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Mobile gaming could be the path to mass adoption for crypto, thanks to developers like THNDR Games, a broad potential audience of smartphone and tablet users, and the allure of real Bitcoin rewards for playing. And Tetro Tiles is one of the latest examples of that.
THNDR uses Bitcoin’s layer-2 Lightning Network to reward mobile gamers with satoshis (or sats), which are the smallest denomination of Bitcoin (1/100,000,000 BTC). THNDR has now released six Bitcoin games on Apple’s App Store and the Google Play Store, and its Twitter meme game is strong, paving the last for last month’s release of Tetro Tiles (previously Bitcoin Blocks).
You don’t need a crypto wallet to play—you only need one if you want to want to cash out your earnings. Tetro Tiles offers multiple login options, including Gmail, Twitter, or email account logins to begin playing the game. I chose Gmail, because it created the least amount of onboarding friction for me.
As a hardcore PC gamer (or “Gladiator Gardener” according to a quiz from Quantic Foundry), I found Tetro Tiles to be surprisingly fun, addicting, and satisfying. Despite being either a serious FPS player in games like Apex Legends or a farmer/harvester in titles like Animal Crossing, my first experience with a mobile puzzle game was quite positive overall—and so far I’ve gotten two satoshis out of it!
Tetro Tiles doesn’t offer a tutorial, but the learning curve is quick for this simple-yet-fun “play and earn” mobile game. The goal is to fit the randomly-generated Tetris-like pieces into the grid of blocks to complete either full rows or blocks. If you fill up the grid without clearing blocks and run out of places to put pieces, then the game ends.
In my hours of playtesting, I found that certain types of block combinations spawn at different rates. As the game progresses, the more difficult types of block shapes become more common.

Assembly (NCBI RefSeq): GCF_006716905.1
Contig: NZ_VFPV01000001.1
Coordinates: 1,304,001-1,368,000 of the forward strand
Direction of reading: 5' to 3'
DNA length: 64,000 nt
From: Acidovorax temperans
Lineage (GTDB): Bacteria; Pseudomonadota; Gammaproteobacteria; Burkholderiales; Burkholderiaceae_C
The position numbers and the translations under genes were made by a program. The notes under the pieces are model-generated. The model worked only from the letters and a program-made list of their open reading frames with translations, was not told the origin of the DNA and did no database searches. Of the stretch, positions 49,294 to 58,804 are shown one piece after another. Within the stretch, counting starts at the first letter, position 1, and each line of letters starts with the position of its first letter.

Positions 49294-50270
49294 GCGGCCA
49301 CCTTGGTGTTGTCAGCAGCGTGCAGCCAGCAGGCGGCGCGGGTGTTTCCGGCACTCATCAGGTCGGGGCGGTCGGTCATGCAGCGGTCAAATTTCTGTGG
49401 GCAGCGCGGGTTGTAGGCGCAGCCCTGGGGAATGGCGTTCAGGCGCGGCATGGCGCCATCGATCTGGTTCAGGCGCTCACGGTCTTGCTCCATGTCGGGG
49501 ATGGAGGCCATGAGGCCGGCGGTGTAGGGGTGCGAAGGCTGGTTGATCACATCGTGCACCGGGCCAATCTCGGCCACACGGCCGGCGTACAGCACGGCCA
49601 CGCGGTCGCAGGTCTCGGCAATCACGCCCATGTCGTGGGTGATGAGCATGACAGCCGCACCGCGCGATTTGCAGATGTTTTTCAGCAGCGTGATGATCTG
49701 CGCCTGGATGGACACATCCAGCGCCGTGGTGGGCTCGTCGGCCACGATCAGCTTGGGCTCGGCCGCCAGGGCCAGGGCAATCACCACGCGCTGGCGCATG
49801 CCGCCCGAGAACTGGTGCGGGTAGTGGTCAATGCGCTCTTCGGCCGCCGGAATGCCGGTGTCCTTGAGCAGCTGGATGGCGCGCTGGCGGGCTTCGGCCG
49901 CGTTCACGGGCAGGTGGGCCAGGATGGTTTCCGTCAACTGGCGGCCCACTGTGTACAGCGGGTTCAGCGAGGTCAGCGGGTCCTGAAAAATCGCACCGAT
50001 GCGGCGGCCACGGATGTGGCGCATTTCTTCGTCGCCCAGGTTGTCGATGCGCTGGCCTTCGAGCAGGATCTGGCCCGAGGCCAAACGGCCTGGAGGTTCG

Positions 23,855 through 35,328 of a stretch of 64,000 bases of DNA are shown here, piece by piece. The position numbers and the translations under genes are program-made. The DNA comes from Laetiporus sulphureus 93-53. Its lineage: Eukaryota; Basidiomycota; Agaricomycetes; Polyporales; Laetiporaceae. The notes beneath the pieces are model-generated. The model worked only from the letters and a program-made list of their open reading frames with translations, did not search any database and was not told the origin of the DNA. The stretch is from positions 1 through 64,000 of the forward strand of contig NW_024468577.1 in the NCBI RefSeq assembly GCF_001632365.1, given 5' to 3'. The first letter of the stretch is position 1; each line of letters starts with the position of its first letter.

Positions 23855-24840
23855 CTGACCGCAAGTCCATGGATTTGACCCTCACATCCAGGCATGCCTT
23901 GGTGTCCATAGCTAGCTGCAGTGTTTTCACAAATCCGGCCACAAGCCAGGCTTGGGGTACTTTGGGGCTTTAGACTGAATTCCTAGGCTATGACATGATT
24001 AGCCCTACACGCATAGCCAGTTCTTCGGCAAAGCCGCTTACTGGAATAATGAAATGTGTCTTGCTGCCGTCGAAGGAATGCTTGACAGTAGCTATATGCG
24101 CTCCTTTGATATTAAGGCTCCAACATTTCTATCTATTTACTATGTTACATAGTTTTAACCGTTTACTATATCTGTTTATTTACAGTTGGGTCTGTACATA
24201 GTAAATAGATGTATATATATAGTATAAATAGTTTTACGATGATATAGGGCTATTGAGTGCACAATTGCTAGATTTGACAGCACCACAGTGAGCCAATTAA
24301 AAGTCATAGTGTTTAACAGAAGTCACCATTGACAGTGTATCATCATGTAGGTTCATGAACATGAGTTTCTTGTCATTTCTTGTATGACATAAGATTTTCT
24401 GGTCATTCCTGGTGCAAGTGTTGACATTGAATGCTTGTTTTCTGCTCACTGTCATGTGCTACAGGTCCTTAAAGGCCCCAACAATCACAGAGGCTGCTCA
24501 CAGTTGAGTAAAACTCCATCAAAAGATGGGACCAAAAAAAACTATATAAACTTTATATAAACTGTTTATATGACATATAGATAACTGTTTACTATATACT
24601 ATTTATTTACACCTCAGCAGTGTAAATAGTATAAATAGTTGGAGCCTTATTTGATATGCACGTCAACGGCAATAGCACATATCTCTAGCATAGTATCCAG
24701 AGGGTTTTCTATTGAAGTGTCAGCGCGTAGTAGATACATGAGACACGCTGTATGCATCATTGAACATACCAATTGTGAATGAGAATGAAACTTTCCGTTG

Players can withdraw their earned Bitcoin using the “Wallet of Satoshi” app, but keep in mind that the crypto you’ve won will no longer be claimable if not withdrawn by a certain date. This isn’t a big deal, though, because you can withdraw even just a single satoshi thanks to the Lightning Network.
Tetro Tiles’ simple gameplay is super smooth, clean, and non-distracting. I found it strangely therapeutic and relaxing compared to the competitive games I’m used to. And while minimal, the game’s sound effects are satisfying. Who doesn’t like a good ASMR “click” as blocks snap onto a board?
Tetro Tiles’ beauty is in its simplicity. It’s not overwhelming your dopamine centers with digital sparkling candies and over-the-top animations, plus it isn’t interrupting your gameplay with spammy ads, either.
That said, ads are a necessary evil for the free-to-play mobile gaming space. In the free version I played, a full-screen video ad occurred after roughly every two to three game sessions, which meant typically every few minutes or so between games. The ads, unfortunately, were difficult to scroll away from or exit, so I ended up closing and reopening the app to get back to playing Tetro Tiles instead of waiting through another ad.
For those uninterested in dealing with mobile game ads, Tetro Tiles offers a paid VIP version which offers an ad-free gaming experience, as well as custom “skins” or designs for your game. The offerings are cute and varied, paying homage to puzzle gaming hits like Tetris and Candy Crush.
Tetro Tiles also has a lottery mechanic, wherein “tickets” you earn from every round are automatically entered into a timed raffle with a certain amount of satoshis given away multiple times a day. While I did not get lucky, others have.
15K sats🟠 by playing TETRO TILES and 165K points!! A beast! 👾🚀 https://t.co/NINMkvZWJG
— THNDR (@THNDRGAMES) April 21, 2023
Overall, Tetro Tiles is easy to play but difficult to master. While it’s mostly based around strategy, there’s also an element of unpredictability as the types of block combinations you’ll have to place are randomly generated.
And crucially, unlike some play-and-earn games, the Bitcoin elements don’t feel like an overwhelming focus at the expense of the gameplay experience. Tetro Tiles would certainly be sparser without its play-and-earn premise—but I’d still play it.